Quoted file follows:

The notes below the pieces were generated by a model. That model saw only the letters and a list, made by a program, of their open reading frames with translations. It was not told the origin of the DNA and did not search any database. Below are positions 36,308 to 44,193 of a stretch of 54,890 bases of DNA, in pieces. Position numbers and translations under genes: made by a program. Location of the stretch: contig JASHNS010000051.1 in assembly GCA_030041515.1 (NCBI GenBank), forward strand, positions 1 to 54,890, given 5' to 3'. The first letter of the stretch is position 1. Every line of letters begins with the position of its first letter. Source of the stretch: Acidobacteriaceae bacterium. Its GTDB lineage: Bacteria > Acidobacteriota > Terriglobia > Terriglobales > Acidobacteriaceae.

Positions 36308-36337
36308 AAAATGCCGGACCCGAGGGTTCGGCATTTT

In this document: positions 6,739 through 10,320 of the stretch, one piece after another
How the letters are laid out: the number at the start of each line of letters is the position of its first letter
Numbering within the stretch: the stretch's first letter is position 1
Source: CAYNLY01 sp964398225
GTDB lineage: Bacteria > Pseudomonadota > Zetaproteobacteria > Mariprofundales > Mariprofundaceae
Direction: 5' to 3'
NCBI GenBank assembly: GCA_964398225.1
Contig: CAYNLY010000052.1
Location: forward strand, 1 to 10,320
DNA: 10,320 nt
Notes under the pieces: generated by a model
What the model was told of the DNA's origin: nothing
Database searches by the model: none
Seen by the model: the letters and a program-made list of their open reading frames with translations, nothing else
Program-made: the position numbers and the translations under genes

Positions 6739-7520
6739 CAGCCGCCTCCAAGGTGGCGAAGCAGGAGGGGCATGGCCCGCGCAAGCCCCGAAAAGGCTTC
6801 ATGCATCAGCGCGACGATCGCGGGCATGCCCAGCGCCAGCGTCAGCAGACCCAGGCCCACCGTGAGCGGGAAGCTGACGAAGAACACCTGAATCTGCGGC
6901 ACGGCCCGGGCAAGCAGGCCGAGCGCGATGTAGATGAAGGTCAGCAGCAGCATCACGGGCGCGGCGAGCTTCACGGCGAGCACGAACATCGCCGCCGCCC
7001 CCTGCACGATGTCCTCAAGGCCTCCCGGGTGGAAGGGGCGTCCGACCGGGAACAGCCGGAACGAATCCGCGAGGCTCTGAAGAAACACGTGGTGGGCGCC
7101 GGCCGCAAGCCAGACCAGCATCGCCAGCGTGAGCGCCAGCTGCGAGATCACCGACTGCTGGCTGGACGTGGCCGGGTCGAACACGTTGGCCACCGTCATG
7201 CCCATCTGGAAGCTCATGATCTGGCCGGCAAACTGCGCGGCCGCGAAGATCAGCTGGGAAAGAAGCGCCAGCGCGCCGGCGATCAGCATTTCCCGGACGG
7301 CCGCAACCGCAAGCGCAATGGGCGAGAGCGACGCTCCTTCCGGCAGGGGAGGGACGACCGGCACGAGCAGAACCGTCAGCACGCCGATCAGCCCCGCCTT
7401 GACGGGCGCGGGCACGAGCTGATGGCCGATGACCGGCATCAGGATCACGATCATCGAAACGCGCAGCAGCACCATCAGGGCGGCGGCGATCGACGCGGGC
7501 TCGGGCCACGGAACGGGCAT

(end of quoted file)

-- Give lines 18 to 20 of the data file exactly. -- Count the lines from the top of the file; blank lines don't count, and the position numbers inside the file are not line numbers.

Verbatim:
Program-made: the position numbers and the translations under genes

Positions 6739-7520
6739 CAGCCGCCTCCAAGGTGGCGAAGCAGGAGGGGCATGGCCCGCGCAAGCCCCGAAAAGGCTTC